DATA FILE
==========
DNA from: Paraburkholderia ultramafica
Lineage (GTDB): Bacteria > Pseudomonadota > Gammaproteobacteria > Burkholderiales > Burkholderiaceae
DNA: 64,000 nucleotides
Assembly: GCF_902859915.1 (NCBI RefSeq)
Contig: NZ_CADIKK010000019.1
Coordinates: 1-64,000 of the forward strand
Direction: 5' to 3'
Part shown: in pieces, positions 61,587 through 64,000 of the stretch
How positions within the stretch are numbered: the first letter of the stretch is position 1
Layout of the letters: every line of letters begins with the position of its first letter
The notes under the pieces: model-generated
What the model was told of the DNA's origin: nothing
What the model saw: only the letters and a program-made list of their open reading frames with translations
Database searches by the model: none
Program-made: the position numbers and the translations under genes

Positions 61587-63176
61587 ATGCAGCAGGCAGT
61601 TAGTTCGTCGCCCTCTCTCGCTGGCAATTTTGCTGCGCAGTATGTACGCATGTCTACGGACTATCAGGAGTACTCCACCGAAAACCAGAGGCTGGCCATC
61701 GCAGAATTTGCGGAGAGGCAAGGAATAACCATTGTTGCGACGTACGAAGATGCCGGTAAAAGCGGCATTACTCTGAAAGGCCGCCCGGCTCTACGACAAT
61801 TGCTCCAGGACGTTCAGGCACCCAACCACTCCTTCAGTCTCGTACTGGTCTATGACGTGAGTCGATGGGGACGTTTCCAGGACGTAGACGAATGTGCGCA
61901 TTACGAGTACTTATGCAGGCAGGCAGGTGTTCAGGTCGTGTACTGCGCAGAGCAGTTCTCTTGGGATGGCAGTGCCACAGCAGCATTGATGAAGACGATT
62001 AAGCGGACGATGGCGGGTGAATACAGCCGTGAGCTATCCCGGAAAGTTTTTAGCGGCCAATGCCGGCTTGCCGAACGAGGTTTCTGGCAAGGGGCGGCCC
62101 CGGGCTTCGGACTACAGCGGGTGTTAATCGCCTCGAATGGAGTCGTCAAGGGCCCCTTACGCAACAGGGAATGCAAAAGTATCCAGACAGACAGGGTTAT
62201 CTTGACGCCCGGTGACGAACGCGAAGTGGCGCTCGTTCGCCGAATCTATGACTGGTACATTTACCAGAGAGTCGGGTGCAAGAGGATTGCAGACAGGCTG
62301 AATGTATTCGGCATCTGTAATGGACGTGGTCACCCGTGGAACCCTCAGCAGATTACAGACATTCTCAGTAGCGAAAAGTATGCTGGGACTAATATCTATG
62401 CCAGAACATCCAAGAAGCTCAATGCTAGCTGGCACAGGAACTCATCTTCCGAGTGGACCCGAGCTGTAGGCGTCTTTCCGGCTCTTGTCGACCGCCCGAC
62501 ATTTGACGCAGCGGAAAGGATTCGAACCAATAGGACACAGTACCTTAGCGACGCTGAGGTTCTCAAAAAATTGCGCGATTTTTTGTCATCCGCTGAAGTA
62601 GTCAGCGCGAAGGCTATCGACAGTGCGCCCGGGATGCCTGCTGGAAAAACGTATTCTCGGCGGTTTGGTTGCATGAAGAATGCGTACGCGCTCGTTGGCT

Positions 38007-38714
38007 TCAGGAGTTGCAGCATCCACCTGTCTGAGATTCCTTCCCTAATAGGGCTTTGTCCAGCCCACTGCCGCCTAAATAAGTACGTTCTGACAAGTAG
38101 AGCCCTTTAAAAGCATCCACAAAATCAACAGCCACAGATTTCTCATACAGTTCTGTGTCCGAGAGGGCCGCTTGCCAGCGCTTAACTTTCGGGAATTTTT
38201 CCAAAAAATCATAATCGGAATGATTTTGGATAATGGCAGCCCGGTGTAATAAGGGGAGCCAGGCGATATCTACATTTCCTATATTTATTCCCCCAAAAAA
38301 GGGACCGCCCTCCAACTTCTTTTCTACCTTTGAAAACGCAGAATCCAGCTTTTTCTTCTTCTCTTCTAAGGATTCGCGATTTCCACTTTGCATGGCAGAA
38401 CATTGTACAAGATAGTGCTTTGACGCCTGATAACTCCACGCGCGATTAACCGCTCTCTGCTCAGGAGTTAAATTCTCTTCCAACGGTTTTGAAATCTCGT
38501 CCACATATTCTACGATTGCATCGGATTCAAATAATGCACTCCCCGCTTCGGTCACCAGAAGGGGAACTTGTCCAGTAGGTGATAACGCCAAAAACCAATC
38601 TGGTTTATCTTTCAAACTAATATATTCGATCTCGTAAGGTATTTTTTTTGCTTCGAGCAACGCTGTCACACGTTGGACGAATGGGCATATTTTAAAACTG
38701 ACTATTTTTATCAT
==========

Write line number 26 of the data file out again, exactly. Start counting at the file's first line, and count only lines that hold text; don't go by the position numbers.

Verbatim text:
62401 CCAGAACATCCAAGAAGCTCAATGCTAGCTGGCACAGGAACTCATCTTCCGAGTGGACCCGAGCTGTAGGCGTCTTTCCGGCTCTTGTCGACCGCCCGAC